John Wilson Moore, a biophysicist who made important contributions to understanding neurotoxins and was a pioneer in the field of computational neuroscience, died on Saturday, March 30. He was 98.
John was born on November 1, 1920 in Winston-Salem. He graduated from Davidson College in 1941 and received his Ph.D. in physics from the University of Virginia in 1945. His graduate work was directed toward the war effort: assisting in the effort to enrich uranium by centrifuge, and building a radar-directed gun system for ships.
As a young scientist, John worked at the RCA Laboratories, the Medical College of Virginia, the Naval Medical Research Institute, and the National Institutes of Health, gaining unusual expertise that combined physics, feedback systems, electronics, and biology. He also began a lifelong tradition of summer research at the Marine Biological Laboratory in Woods Hole, MA.
In 1961, John joined the Department of Physiology at Duke, where he made his greatest contributions to the field. He developed a new experimental method of measuring electrical current in neurons. Using this technique, he studied the actions of various neurotoxins with collaborators from around the world. Most notably, he and Toshio Narahashi discovered the method by which tetrodotoxin, the puffer fish venom, blocks nerve signals. John received the Cole Award from the Biophysical Society in 1981 for this and other work.
John also saw the potential for using computers to simulate the electrical signals in neurons. With help from student programmers, and using the recently developed Hodgkin-Huxley equations as a basis, he began in the late 1960s to run computer simulations in parallel with each lab experiment.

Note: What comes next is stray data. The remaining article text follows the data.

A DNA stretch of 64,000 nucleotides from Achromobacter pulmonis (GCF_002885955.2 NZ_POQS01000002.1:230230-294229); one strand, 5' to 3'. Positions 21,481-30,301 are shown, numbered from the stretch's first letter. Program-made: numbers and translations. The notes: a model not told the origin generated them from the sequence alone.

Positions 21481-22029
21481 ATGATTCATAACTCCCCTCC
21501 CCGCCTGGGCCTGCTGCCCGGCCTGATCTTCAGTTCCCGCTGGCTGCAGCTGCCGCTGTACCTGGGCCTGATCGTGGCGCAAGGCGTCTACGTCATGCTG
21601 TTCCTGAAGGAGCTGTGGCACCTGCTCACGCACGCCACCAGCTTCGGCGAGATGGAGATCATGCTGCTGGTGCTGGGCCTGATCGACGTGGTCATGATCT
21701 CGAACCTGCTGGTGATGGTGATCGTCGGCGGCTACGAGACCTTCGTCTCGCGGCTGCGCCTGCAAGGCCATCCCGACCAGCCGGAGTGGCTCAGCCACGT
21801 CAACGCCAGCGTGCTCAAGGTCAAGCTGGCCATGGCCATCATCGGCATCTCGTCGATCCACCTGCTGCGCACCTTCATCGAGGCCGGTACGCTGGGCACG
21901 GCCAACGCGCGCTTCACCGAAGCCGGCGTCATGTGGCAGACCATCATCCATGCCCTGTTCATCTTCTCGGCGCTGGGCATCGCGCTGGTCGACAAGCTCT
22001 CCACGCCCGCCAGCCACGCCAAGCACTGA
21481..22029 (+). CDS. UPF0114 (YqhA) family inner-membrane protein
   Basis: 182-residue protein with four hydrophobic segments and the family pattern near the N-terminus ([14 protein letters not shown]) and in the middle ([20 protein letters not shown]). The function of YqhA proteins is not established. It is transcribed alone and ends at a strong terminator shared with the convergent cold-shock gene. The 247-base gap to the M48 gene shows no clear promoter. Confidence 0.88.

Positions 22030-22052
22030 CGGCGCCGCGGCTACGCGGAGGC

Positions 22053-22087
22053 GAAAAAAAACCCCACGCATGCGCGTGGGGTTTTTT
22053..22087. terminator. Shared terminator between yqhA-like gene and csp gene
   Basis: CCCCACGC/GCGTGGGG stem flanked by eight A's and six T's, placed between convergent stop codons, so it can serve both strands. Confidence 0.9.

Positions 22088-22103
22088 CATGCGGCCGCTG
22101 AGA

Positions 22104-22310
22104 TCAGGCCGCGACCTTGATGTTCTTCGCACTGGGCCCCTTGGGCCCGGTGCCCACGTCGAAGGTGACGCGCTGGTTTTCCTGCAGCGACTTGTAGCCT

This groundbreaking method proved to be highly successful both in predicting the outcomes of experiments and in showing that the equations had wider applicability than previously known. With Michael Hines he developed the neuronal simulation software NEURON which remains one of the most popular tools for computational neuroscience instruction and research.
After his retirement from Duke in 1990, John focused his efforts on education. With his wife, Ann Stuart, a neurobiologist at UNC-Chapel Hill, he developed Neurons in Action, a digital textbook that includes interactive experiments using NEURON. It is now widely employed to teach neurophysiology.
Throughout his life, John struck up friendships wherever he went. He was beloved by family, colleagues, employees of the institutions where he worked, musicians he admired, and his many caregivers during his final year.
John is survived by his wife, Ann Stuart; their son, Jonathan Stuart-Moore (Megan Guiliano); three children from his first marriage, John Reid Moore (Beth), Marjorie Moore Kastrinsky (Howard), and Stephen Wilson Moore (Kathy); eight grandchildren, Jennifer, Josh, Matt, Kimberly, Elizabeth, Michelle, Steve, and Julian; and two great-grandchildren, Henley and Emily.
A memorial service will be held on Saturday, May 4, 2019, at 2 PM, at the Church of Reconciliation in Chapel Hill.
In lieu of flowers, donations can be made to the Thomas B. and John W. Moore Scholarship Fund at Davidson College or to the The John W. Moore and Ann E. Stuart Endowed Fund at the Marine Biological Laboratory.
Published in The News & Observer on Apr. 7, 2019